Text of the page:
If you don’t know Victoria Park it’s a little oasis – one of the biggest parks in the East End of London. These days it joins onto Mile End Park via a ‘green bridge’ that was built as a project for the millennium I believe. So it’s a vast green space, often used for concerts and ‘happenings’ these days like ‘Lovebox’ and ‘Underage’ and ‘Field Day’. I lived right by the park – at Mile End and later in E9 for a number of years and there was always something going on around there. There were heaps of kids – there was a school on Victoria Park Road, and it felt as if there was life and drama everywhere. Oddly, even though it was slap bang in the middle of London, the area itself felt small and enclosed – flanked by a park at one end and by a main road at the other – quite like an island. I’m not going to use the word ‘village-y’ or I start to sound like an estate agent. But it felt self-contained and manageable as a location for a novel.

I am very bad at geography, maps and just about anything that requires me to visualise spaces. So I had to use the space I was living in at the time to set my novel in. I imagined looking at it through my heroine, Sadie’s, eyes because I know those streets so well. I know all the businesses around those streets too – so that helped. There are characters who appear in the books who are completely real; Ken from the Newsagents, the 50p Lady, Colin from the Vietnamese restaurant - they are all real.

In Scissors, Sisters and Manic Panics there’s quite a lot set along Roman Road in Bow - where the salon Stylee Stylee is situated. And again, this is a road I know well – with its schmatter market and shops, so it was very easy for me to visualise Sadie’s view out of the shop window as she washed and swept and foiled up the clients.

I like to think that Sadie is a realistic character from a realistic setting. She’s a great, confused ethnic combination for one thing – just like the East End used to be and still is in parts - and with that combination comes colour and noise and a clash of cultures. There’s also grim determination in there – Sadie aspires to leap beyond the bounds of her milieu. She’s also a bit dismissive of, for example, what her Aunt has built up with her hairdressing business. Sadie wants something decidedly more shiny and exciting. The East End of London – especially that particular pocket of Hackney, E9 – has changed so much even over the last 10 years with all the young incomers and new businesses, I think it must have an affect on young people growing up there. There will be some who feel alienated and pushed out of ‘their area’ – and quite rightly so, but there will be others, like Sadie Nathanson, who see the glamour and the shine of the new businesses and the fashionable incomers, and who just want a piece of it.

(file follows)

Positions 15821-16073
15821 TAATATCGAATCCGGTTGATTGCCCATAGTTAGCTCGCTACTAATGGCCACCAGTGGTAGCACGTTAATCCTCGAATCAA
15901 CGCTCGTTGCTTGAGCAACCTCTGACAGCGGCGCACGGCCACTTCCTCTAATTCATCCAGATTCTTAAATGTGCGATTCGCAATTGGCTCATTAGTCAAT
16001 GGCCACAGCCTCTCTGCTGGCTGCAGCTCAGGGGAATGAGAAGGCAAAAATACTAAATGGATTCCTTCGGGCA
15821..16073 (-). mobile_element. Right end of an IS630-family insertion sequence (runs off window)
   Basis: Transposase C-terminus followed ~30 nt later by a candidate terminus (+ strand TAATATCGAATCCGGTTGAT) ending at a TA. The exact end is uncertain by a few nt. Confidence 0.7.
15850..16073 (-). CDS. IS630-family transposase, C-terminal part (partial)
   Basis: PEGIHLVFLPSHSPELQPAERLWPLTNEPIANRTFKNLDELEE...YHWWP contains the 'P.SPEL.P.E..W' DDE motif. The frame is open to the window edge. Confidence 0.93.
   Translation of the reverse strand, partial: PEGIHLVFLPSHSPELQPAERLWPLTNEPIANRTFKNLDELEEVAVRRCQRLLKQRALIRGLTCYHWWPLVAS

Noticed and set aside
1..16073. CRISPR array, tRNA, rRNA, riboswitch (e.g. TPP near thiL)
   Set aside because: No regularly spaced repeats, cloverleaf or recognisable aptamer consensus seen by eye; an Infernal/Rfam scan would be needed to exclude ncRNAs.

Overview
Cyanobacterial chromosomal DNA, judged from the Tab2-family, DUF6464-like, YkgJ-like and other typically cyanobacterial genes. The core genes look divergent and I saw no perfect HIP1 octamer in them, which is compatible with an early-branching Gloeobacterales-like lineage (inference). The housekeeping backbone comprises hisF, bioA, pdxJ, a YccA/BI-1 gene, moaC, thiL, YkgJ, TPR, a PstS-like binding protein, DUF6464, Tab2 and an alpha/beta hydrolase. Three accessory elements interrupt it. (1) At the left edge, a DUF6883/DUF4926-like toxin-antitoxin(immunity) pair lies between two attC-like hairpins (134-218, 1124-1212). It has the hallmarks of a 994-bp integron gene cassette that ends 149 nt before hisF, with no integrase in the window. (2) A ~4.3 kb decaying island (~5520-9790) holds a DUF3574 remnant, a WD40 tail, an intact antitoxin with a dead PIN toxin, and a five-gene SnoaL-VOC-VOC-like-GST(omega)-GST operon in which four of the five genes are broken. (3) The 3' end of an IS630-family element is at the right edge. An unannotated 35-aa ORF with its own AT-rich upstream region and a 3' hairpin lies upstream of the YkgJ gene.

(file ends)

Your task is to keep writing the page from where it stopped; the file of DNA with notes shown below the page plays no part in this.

Ellie has also created a brilliant hair-quiz here.  Give it a go and see if you are a sister of the scissors or a manic panicker.

Monday, 22 July 2013

Review: Scissors, Sisters and Manic Panics - Ellie Phillips

Scissors, Sisters and Manic Panics by Ellie Phillips, published by Electric Monkey on 3rd June 2013

Goodreads synopsis:
Sadie Nathanson's back - with more style and tangles than ever before. "Mrs Nellist came in for her cut and colour while Auntie and Tiffany were out the back having a coffee, leaving me to sweep up, and that's kind of where everything got really ugly. It was the hairstyle that Mrs Nellist never knew she wanted. That's all it was about. I don't know why everyone had to go so completely hysterical about it, but that's my family for you." Sadie Nathanson is back! After sorting out exactly who she is, she now feels ready to tackle who she is going to be! With hair as her focus, Sadie decides to enter a major hairdressing competition - though she has her work cut out for her when she gets fired from her Saturday job in Auntie Lilah's salon. And if that's not bad enough, it turns out there are yet still more surprises in store Dadwise...

Sometimes there is nothing better than kicking back and relaxing with a good book and checking in with a familiar face.  That's exactly how I felt when I picked up Ellie Phillip's new book and plunged back into the crazy, hairstyle loving world of irrepressible heroine Sadie Nathanson. 

Sadie is now working in her Auntie's hairdressing salon as a Saturday assistant but spends most of her time sweeping the floors.  She dreams of winning the Thames Gateway Junior Apprentice Hairdresser of the Year Award but things get off to a bad start when things go awry in the salon.  In addition, after previously finding her biological Dad, there's also another surprise in store for her as she discovers a new family link. 

I loved the way in which each chapter begins with some advice and guidelines for budding hairdressers.  This was a nice touch and often linked neatly with what was actually happening to Sadie in the story.  Her determination to follow her dream of being the best hairdresser ever is admirable.  For Sadie, cutting hair is like a vocation and she definitely has a talent for knowing what style suits each individual.